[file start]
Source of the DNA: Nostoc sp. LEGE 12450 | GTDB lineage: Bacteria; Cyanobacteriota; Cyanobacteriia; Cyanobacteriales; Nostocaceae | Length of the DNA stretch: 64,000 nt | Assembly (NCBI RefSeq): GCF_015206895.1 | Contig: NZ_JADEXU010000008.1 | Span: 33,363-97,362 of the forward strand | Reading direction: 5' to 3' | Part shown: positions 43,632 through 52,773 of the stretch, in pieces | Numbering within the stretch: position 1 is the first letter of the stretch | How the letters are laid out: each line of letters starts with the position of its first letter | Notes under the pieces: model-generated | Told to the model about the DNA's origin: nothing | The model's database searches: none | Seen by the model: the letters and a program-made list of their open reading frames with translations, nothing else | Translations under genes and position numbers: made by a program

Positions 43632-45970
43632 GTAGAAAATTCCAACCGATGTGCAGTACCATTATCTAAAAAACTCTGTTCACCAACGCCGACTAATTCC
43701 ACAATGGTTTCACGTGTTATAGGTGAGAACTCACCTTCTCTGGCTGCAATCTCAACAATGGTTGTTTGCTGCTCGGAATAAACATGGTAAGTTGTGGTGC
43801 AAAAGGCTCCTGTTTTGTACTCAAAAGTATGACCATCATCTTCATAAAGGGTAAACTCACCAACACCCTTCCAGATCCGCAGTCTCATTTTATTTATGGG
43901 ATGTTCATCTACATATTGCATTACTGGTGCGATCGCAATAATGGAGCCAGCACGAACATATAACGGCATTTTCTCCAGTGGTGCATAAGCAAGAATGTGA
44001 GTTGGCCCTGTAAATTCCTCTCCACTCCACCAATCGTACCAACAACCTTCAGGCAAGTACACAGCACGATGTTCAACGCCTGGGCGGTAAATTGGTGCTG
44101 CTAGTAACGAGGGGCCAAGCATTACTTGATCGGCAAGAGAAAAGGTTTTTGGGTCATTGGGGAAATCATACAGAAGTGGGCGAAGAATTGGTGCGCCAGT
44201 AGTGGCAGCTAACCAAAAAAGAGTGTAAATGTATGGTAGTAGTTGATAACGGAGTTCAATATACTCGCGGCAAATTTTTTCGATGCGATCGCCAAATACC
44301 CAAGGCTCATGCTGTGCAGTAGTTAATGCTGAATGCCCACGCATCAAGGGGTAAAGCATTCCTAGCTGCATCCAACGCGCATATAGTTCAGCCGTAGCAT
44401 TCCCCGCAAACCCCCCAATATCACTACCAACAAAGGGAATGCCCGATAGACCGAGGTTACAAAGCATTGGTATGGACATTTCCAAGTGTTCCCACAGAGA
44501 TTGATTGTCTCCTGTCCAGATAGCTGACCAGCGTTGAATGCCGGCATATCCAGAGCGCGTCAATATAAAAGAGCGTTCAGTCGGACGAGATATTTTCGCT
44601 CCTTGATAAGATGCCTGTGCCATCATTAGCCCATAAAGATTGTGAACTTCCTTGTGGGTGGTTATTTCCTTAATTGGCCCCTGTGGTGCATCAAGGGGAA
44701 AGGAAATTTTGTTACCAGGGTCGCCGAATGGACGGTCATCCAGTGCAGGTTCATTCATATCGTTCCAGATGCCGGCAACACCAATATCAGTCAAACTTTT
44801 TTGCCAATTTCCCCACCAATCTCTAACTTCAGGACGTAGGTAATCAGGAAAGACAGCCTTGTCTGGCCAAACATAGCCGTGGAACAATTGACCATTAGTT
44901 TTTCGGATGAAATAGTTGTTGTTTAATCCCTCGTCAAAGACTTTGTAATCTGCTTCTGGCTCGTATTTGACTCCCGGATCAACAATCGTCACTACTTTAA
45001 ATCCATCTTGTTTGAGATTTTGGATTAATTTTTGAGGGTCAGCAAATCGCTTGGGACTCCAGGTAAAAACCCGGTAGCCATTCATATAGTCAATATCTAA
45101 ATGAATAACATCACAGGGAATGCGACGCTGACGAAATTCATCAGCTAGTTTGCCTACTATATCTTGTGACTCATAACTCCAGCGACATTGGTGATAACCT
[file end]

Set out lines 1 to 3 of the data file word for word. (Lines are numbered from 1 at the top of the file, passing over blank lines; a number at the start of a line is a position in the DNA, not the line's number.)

Source of the DNA: Nostoc sp. LEGE 12450 | GTDB lineage: Bacteria; Cyanobacteriota; Cyanobacteriia; Cyanobacteriales; Nostocaceae | Length of the DNA stretch: 64,000 nt | Assembly (NCBI RefSeq): GCF_015206895.1 | Contig: NZ_JADEXU010000008.1 | Span: 33,363-97,362 of the forward strand | Reading direction: 5' to 3' | Part shown: positions 43,632 through 52,773 of the stretch, in pieces | Numbering within the stretch: position 1 is the first letter of the stretch | How the letters are laid out: each line of letters starts with the position of its first letter | Notes under the pieces: model-generated | Told to the model about the DNA's origin: nothing | The model's database searches: none | Seen by the model: the letters and a program-made list of their open reading frames with translations, nothing else | Translations under genes and position numbers: made by a program

Positions 43632-45970
43632 GTAGAAAATTCCAACCGATGTGCAGTACCATTATCTAAAAAACTCTGTTCACCAACGCCGACTAATTCC